Rio de Janerio, May 30 (IANS) The president of Brazil’s football confederation (CBF) Marco Polo Del Nero said he was “angry and perplexed” by the arrest of his predecessor Jose Maria Marin on corruption charges, reported media on Saturday.
Del Nero addressed a packed press conference just hours after arriving in Rio from Zurich, where he was due to vote in the presidential election for world football’s governing body FIFA, Xinhua news agency reported.
The 74-year-old, who served under Marin as the CBF’s vice president from June 2012 until April this year, denied any knowledge of irregularities within the organisation.
“How would I have known? I didn’t sign any contract during President Marin’s administration,” Del Nero said.
As Brazilian football’s top official, Del Nero is also an executive committee member of FIFA and South American football’s governing body CONMEBOL.
He said he returned to Brazil to provide “any necessary explanations” to local authorities, adding he had “no reason” to resign.
“Faced with this difficult time, I decided to return so that I can set things right,” Del Nero said.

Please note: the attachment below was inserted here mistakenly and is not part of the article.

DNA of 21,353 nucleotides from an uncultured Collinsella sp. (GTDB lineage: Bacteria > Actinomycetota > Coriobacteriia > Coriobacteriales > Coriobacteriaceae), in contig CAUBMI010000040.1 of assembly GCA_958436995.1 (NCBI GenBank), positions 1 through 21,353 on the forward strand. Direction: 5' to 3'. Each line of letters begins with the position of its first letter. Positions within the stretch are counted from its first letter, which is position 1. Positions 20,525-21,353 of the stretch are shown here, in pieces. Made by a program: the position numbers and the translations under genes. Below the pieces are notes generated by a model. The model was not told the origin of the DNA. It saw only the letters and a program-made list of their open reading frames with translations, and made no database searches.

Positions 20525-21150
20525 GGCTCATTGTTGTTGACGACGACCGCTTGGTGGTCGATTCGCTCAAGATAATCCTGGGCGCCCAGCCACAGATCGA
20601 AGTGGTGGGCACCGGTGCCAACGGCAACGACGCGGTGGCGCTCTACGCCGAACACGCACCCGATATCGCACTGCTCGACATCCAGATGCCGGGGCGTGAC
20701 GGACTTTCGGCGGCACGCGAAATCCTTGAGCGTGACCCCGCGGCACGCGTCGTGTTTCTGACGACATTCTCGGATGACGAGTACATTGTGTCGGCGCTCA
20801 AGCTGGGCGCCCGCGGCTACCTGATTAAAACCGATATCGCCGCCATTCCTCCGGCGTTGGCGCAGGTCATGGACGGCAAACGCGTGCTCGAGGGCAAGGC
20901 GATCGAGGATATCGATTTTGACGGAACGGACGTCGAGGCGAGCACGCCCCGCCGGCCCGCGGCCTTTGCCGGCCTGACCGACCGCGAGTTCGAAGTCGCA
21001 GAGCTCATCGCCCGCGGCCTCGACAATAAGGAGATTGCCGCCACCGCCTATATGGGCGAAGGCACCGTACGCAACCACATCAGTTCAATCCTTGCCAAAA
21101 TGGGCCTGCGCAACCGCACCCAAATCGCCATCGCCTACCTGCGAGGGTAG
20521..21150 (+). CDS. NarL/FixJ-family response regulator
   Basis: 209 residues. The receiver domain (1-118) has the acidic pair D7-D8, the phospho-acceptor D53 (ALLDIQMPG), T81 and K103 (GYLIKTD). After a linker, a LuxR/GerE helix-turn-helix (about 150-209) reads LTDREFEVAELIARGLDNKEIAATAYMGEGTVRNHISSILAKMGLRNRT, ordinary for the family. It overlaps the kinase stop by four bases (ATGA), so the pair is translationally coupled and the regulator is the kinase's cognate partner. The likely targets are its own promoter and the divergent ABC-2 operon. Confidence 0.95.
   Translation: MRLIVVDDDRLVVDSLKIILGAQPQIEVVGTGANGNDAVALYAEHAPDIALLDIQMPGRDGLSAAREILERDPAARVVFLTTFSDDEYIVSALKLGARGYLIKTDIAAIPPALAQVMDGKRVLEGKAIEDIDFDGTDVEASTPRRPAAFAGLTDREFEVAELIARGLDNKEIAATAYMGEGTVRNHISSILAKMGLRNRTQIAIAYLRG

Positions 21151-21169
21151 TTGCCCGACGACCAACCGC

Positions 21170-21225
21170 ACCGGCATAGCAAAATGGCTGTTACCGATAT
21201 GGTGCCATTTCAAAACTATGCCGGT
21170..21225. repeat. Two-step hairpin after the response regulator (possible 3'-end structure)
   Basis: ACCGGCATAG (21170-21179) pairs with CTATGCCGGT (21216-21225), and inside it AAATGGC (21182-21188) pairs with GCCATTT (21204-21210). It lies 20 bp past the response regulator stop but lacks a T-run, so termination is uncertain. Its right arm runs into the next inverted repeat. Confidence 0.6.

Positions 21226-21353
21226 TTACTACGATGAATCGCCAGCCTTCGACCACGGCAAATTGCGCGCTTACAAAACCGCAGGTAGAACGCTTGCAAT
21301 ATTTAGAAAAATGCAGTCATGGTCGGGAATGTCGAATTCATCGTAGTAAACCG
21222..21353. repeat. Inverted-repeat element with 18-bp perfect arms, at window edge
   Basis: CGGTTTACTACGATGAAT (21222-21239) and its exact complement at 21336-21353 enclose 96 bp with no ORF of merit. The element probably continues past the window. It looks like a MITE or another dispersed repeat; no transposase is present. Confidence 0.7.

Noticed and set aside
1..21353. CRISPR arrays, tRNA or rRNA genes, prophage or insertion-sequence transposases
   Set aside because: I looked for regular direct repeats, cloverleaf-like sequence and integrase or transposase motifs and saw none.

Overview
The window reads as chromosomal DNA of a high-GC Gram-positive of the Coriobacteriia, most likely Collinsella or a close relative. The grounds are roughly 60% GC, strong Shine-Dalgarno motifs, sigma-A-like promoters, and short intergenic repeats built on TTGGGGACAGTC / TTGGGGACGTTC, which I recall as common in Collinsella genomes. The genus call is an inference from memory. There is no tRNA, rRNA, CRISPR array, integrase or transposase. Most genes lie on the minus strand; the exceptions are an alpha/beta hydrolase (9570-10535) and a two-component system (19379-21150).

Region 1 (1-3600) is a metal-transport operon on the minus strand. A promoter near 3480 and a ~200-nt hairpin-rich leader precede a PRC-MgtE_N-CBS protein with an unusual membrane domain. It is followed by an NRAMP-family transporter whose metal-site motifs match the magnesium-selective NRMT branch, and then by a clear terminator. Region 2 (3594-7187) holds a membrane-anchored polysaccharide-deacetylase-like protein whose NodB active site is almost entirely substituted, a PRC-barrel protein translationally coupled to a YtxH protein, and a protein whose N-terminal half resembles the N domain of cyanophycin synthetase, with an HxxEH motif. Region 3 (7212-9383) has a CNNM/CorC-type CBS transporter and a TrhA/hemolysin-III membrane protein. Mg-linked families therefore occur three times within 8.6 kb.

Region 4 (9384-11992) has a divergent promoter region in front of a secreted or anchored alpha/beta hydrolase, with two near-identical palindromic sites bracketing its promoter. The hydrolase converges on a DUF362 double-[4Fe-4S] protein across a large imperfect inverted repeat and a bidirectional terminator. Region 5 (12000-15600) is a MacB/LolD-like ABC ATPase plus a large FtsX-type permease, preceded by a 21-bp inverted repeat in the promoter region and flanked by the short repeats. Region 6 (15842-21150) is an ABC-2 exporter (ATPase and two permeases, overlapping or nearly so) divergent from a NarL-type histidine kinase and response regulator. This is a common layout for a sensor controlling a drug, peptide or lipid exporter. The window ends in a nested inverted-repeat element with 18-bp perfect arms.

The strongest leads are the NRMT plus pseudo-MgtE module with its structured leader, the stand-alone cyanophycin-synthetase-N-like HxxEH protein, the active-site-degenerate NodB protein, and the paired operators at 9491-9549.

Marin is currently the CBF’s vice-president and a member of the FIFA organising committee for next year’s Rio Olympics.
He was one of seven FIFA officials arrested in Zurich on Wednesday for alleged fraud, racketeering and money laundering over more than two decades.
Swiss police carried out the operation at the request of the US justice department, which named 14 people in its indictment.
When asked if he would show solidarity towards his former boss, Del Nero, who was not named in the indictment, said: “It’s sad. We support other human beings, friends.”
He added: “I am angry and perplexed. But I have to carry out my job and that is to act in the best interests of the CBF.”
Brazilian authorities have acted swiftly to launch their own probe into allegations of widespread graft in the local football industry.
On Thursday police began an investigation into alleged money laundering and tax evasion involving the country’s top football officials.
Former national team striker and current federal senator Romario on Friday announced a congressional inquiry into the claims.
Brazilian investigators have so far focused on allegations that CBF officials accepted kickbacks for a national team sponsorship deal and the Copa do Brasil marketing rights.
Key to the investigation is former Brazilian hot dog cart owner Jose Hawilla, the founder of sports marketing company Traffic Group.
Hawilla has already pleaded guilty to US corruption charges and is now a cooperating witness in the case.